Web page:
Georgia Bulletin

The Newspaper of the Catholic Archdiocese of Atlanta

Photo By Michael Alexander
Bishop-designate Joel M. Konzen, SM, foreground left, stands just before he takes his oath of fidelity at vespers. Standing on the altar with him are (clockwise, from background left) Bishop Bernard E. Shlesinger III and insignia bearers Father Rey Pineda, Father Daniel Ketter and Father John Kinney.

Atlanta

New bishop hopes to go about tasks of a dutiful Christian

By ANDREW NELSON, Staff Writer | Published April 19, 2018  | En Español

ATLANTA—Bishop-designate Joel M. Konzen, SM, made his oath of fidelity to the Catholic Church on the eve of his episcopal ordination with his hand resting on a verse in the Gospel of St. Luke that has been an inspiration to him.

It was about being a useless servant.

Speaking at the end of the April 2 vespers service at the Cathedral of Christ the King, he quoted one translation of this verse—“When you have done all you have been commanded, say, ‘We are unprofitable servants, we have done what we were obliged to do.’”

He said the verse underlines that Christians “strive to do what is our duty.”

“Jesus means to say that we gain no bounty of merit when we do what God or the mandates of the Gospel demand of us. We are simply fulfilling our end of the bargain that we entered into the day of our baptism,” he said.

“The paradox here is that while we work diligently in this life to be useful, our ultimate goal is to be useless in the sense that we hear our Lord proclaim, which is to say without recognition and acclaim.”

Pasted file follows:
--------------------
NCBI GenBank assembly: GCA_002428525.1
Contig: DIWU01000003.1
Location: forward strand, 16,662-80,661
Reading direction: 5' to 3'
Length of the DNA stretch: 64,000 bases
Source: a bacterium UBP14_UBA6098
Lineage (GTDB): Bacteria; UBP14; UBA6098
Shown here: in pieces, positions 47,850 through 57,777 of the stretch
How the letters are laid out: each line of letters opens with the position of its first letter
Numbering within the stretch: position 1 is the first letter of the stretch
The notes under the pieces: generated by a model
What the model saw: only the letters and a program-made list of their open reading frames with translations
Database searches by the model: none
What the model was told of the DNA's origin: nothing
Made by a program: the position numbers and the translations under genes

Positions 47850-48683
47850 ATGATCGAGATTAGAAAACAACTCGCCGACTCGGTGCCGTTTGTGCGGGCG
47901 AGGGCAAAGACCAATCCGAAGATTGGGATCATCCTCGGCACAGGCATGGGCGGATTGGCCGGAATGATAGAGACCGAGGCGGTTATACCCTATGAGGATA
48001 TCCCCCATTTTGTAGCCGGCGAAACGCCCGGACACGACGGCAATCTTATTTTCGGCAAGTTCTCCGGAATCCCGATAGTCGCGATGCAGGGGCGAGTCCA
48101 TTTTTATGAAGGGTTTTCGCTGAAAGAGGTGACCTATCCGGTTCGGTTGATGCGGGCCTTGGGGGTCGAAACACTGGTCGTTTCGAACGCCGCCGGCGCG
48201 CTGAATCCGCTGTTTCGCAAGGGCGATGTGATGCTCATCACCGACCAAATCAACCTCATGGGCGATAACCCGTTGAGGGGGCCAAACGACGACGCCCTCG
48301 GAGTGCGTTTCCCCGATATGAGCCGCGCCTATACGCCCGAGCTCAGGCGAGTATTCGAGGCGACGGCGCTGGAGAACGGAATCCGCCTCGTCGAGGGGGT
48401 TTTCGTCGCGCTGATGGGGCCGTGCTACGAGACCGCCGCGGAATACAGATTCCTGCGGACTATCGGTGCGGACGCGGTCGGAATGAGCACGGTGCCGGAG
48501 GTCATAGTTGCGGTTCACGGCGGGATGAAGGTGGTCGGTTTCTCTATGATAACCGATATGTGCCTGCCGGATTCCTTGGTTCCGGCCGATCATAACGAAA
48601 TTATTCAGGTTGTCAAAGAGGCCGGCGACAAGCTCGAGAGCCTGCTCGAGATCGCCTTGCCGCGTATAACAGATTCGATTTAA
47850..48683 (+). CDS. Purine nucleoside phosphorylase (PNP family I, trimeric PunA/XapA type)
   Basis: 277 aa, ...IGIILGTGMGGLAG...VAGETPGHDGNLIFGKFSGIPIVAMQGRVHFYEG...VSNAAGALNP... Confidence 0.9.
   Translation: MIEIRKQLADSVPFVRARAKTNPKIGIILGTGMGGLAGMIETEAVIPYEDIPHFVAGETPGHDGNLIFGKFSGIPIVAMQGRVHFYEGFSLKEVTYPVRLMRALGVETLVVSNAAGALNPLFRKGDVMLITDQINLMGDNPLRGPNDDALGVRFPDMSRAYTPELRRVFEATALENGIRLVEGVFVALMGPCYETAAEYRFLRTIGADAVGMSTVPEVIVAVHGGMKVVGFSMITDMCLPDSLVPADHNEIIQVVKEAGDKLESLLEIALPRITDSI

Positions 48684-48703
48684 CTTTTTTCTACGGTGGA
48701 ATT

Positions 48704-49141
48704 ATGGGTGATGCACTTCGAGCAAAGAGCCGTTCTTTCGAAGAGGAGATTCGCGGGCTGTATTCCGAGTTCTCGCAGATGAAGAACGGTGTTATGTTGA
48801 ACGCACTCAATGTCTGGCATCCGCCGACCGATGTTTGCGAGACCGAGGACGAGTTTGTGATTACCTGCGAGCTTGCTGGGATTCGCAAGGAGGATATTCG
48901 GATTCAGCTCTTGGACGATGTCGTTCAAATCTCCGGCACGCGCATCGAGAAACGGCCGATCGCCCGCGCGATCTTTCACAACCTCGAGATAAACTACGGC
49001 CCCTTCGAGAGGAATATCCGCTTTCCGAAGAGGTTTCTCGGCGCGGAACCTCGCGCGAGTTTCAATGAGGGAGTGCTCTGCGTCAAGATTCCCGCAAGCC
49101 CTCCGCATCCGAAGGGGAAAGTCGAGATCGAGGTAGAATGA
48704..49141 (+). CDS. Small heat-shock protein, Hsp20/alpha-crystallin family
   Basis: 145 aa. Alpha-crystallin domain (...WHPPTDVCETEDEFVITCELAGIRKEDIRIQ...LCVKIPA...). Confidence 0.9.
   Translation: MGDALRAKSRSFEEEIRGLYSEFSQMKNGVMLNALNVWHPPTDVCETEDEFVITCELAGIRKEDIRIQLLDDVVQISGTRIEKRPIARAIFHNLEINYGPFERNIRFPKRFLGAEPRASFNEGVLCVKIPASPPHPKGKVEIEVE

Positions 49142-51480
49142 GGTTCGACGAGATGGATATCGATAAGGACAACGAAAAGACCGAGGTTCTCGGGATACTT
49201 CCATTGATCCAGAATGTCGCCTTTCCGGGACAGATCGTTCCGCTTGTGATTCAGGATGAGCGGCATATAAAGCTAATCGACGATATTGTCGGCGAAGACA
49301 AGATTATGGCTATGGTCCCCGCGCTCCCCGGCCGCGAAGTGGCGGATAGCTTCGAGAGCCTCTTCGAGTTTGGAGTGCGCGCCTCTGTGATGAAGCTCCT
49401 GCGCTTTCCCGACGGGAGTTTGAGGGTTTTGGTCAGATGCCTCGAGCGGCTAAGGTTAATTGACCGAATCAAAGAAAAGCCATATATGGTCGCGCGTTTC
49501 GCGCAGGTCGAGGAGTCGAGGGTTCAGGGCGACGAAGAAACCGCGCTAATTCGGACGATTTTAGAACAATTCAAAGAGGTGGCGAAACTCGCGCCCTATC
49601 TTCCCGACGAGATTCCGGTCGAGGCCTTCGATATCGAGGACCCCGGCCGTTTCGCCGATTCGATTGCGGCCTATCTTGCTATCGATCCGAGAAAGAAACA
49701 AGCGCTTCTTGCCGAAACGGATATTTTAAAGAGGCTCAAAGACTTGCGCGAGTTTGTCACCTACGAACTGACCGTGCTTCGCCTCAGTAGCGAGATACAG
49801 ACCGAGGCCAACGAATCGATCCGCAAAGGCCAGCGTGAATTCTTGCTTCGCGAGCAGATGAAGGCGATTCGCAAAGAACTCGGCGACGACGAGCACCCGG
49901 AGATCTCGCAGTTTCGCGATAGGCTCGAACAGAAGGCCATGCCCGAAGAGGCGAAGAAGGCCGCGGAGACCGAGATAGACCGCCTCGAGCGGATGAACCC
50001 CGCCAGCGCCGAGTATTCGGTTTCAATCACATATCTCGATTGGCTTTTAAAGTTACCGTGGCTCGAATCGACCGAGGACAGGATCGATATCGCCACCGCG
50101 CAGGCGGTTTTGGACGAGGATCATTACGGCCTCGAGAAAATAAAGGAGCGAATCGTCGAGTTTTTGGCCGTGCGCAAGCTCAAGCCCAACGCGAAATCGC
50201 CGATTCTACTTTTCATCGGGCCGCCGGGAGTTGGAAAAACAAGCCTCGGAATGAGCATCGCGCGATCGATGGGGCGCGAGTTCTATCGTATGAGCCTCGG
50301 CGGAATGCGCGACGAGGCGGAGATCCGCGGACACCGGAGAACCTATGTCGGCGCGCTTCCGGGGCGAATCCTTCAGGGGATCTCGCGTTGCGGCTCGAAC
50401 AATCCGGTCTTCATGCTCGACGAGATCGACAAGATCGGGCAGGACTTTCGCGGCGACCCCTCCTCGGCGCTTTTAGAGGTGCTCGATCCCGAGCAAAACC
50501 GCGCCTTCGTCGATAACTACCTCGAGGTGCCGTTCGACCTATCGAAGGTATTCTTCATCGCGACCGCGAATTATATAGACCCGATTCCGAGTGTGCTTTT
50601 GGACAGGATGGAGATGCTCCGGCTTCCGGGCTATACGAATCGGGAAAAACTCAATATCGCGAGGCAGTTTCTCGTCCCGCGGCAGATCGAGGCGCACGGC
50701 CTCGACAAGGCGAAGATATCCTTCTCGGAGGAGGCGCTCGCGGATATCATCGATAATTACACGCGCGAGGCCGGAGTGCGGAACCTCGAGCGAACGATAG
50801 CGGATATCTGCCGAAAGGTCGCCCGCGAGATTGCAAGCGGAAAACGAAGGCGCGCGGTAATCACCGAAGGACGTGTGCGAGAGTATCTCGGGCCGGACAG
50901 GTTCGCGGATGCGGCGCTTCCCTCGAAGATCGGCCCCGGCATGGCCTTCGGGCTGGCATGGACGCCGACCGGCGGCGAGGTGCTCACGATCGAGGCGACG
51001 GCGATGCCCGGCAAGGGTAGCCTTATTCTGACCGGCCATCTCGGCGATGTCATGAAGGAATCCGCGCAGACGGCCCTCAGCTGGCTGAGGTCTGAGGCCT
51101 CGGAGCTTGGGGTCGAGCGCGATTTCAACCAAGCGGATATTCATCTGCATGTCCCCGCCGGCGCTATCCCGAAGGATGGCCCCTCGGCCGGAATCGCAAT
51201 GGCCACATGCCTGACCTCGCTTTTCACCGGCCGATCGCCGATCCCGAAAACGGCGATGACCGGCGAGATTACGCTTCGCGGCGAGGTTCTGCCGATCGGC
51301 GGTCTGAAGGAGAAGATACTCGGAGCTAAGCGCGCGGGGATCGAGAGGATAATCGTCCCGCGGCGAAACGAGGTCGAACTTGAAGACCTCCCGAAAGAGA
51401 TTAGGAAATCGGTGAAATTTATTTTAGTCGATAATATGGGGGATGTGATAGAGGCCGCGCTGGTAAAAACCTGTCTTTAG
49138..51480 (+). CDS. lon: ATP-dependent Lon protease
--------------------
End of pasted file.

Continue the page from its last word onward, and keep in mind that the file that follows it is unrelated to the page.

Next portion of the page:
On the eve of his ordination as an auxiliary bishop of the Archdiocese of Atlanta, Bishop-designate Konzen asked the congregation, “Pray for me that, if worthy of the office I undertake, I may in time prove myself ungainful in the eyes of God, doing no more than my duty.”

The service on Easter Monday followed the pattern of evening prayer as the Cathedral Choir and Ham Smith, director of music emeritus, led the congregation in chanted hymns and psalms. Priests, seminarians and dozens of friends and family members of the new bishop filled the wooden pews.

The relatives of Bishop-designate Joel M. Konzen, SM, (front pew, r-l), including his brother Raymond, his niece and Raymond’s daughter, Terese Struble, and Terese’s daughter, Riley, join a host of other relatives and friends for the April 2 vespers service at the Cathedral of Christ the King, Atlanta. Photo By Michael Alexander

Archbishop Christophe Pierre, apostolic nuncio to the United States from the Vatican, and the current and emeritus bishops of Savannah, Bishop Gregory Hartmayer, OFM Conv., and Bishop Kevin Boland, were present.

Teacher becomes bishop

Father Daniel Ketter, the archdiocesan judicial vicar, was one of three priests carrying the insignia for blessing that the new bishop would receive the next day: a ring, a white miter for his head and a crosier, symbolizing his role as a spiritual shepherd.

Father Ketter attended Marist School, Atlanta, in the 1980s, where the future bishop served as principal and president, and he kept in touch with the community of Marist priests, occasionally joining the community for a meal. The friendship deepened as they supported his interest in the seminary and priesthood. He asked then-Father Konzen to assist him in vesting for the first time at his ordination to the transitional diaconate in 2007.

Father Ketter said in an email that nothing seems to rattle the new bishop.